Joseph Sohm / Shutterstock.com
May 19, 2015; Chicago Sun-Times
NPQ has written repeatedly about the fact that jails and prisons have taken up the slack for a lack of sufficient services for people who have mental illness. As Nicholas Kristof wrote in the New York Times in 2014:
“The largest mental health center in America is a huge compound here in Chicago, with thousands of people suffering from manias, psychoses and other disorders, all surrounded by high fences and barbed wire. Just one thing: It’s a jail. The only way to get treatment is to be arrested.”
Kristof was talking about the Cook County Jail.
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So, the obvious answer here is to build a system of mental health services that diverts people from having to get arrested to get treatment—right?
But faced with what seemed an intractable situation recently made far worse by budget cuts, Cook County Sheriff Tom Dart named a mental health professional to run the second-largest jail in the U.S.
Dart held a press conference on Tuesday, May 19th, to announce the hiring of Nneka Jones Tapia, a clinical psychologist with extensive experience in the corrections setting. Jones Tapia said that the entire staff of the jail would be trained in how to recognize and react to signs of mental illness in inmates. (Sheriff’s officials estimate that 25 to 35 percent of the 8,000-inmate Cook County Jail population suffers from some form of mental illness.)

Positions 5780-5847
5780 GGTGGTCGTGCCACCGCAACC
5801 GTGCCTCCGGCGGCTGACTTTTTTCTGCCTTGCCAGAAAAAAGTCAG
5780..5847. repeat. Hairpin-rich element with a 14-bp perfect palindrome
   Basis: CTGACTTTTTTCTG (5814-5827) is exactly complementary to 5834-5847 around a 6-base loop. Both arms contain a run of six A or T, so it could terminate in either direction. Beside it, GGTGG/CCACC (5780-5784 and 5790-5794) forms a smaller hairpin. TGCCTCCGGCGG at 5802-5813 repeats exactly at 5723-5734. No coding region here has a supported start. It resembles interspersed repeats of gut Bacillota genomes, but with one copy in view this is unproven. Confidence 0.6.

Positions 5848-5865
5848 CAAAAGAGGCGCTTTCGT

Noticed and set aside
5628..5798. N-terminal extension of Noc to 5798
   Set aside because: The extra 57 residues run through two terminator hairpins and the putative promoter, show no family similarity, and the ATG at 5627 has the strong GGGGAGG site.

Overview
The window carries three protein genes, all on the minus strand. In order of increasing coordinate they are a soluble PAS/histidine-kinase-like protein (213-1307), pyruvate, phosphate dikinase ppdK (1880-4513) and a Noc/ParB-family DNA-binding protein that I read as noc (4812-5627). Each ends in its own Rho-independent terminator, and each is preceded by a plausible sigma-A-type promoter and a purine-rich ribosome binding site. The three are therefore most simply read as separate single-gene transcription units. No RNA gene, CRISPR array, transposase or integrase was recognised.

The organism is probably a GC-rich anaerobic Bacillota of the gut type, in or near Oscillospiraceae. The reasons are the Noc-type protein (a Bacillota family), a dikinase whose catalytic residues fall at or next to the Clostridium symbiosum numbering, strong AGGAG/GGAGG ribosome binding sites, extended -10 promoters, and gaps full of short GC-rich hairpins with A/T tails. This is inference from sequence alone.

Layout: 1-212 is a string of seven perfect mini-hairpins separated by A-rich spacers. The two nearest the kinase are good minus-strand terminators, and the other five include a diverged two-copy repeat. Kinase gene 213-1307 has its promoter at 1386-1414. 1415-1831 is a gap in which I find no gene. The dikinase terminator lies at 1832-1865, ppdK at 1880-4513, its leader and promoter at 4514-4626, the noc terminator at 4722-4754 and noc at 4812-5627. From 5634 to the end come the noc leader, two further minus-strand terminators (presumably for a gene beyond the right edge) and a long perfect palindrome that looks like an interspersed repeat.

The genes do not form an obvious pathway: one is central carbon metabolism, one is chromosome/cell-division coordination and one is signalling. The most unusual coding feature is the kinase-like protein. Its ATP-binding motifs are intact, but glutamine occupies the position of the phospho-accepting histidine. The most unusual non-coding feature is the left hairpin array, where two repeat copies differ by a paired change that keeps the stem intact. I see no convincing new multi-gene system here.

The sheriff’s decision comes after Illinois Governor Bruce Rauner’s recent proposal to slash funding for community-run psychiatry centers, housing programs, and social workers who counsel the mentally ill. Members of the corrections community in the state warn that the budget cuts will cause jails and prisons to shoulder even more of the burden of caring for people with mental illnesses, at even greater cost.
Jones Tapia did tell the Chicago Sun-Times that individuals suffering from mental illness do not belong behind bars. In her previous role in the sheriff’s office, she launched an off-site therapy and job-training program for nonviolent inmates to prepare them for success after their eventual release.—Nadia Pflaum